LOS ANGELES (Reuters) - Television networks NBC and MTV unveiled an unusual plan on Thursday to promote a new TV show, "quarterlife," that will premiere on MTV, but air weekly on competitor NBC.
The deal between the two rivals comes as broadcasters like NBC compete with the Internet, video games, DVDs and other forms of entertainment for viewers' attention.
"We are all vying to get our programs and ideas exposed," said Ben Silverman, co-chairman of NBC Entertainment. "You hope to get shows seen in as many places as you can and having it sampled online or on a sneak peek on cable is great."
"Quarterlife," which portrays struggling artists in their 20s living and working in a big city, will premiere on MTV the afternoon of February 26. That night, it will have its first airing on NBC. Regular episodes begin March 2.
On MTV, "quarterlife" will reach many of the young viewers at which it is aimed, and that could benefit NBC if those viewers tune into the network for regular episodes.
MTV hopes the premiere of the high-profile show will generate excitement and attract attention.
"We get to have the premiere of the TV show before anybody else, and NBC gets to tap into our audience," said Tony DiSanto, executive vice president of series development and programming at MTV.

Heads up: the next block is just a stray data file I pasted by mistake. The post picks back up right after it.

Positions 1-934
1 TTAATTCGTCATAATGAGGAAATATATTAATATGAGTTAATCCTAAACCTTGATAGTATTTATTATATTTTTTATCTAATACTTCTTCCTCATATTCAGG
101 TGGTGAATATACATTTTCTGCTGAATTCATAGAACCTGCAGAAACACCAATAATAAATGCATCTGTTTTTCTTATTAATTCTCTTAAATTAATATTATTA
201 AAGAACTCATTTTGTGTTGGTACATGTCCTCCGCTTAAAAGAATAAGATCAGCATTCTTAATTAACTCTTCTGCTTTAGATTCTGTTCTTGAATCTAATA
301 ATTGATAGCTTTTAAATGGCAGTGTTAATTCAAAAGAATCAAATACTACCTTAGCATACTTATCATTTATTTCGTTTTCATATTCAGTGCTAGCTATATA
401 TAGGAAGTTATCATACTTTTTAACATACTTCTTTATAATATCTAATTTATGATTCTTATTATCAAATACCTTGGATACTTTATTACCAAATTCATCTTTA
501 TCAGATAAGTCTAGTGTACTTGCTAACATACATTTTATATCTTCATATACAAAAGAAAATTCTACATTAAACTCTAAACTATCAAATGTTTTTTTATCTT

The groundbreaking "Quarterlife" was created for the Web in 8-minute segments and produced by Emmy-winning writers and directors Marshall Herskovitz and Ed Zwick.
NBC picked up "quarterlife" to air as a mid-season network replacement after it ended its run on the Web, and the 8-minute episodes were combined into hour-long shows.
Herskovitz and Zwick are no strangers to MTV. Their teen drama "My So-Called Life" was dropped by broadcaster ABC in the mid-1990s, but MTV picked it up for reruns. Thanks to the cable network's young viewers, "My So-Called Life" became a cult hit and boosted the careers of its stars Claire Danes and Jared Leto.
Herskovitz said he and Zwick were "eager for MTV viewers to rally once again" behind one of their programs.
Silverman and DiSanto said the unusual promotion signals the TV industry is changing, and that competitors can work together when it benefits both.
"The rules (in TV) have changed and the business models need entrepreneurial thinking," Silverman said.
NBC is part of General Electric Co., and MTV is owned by media giant Viacom Inc.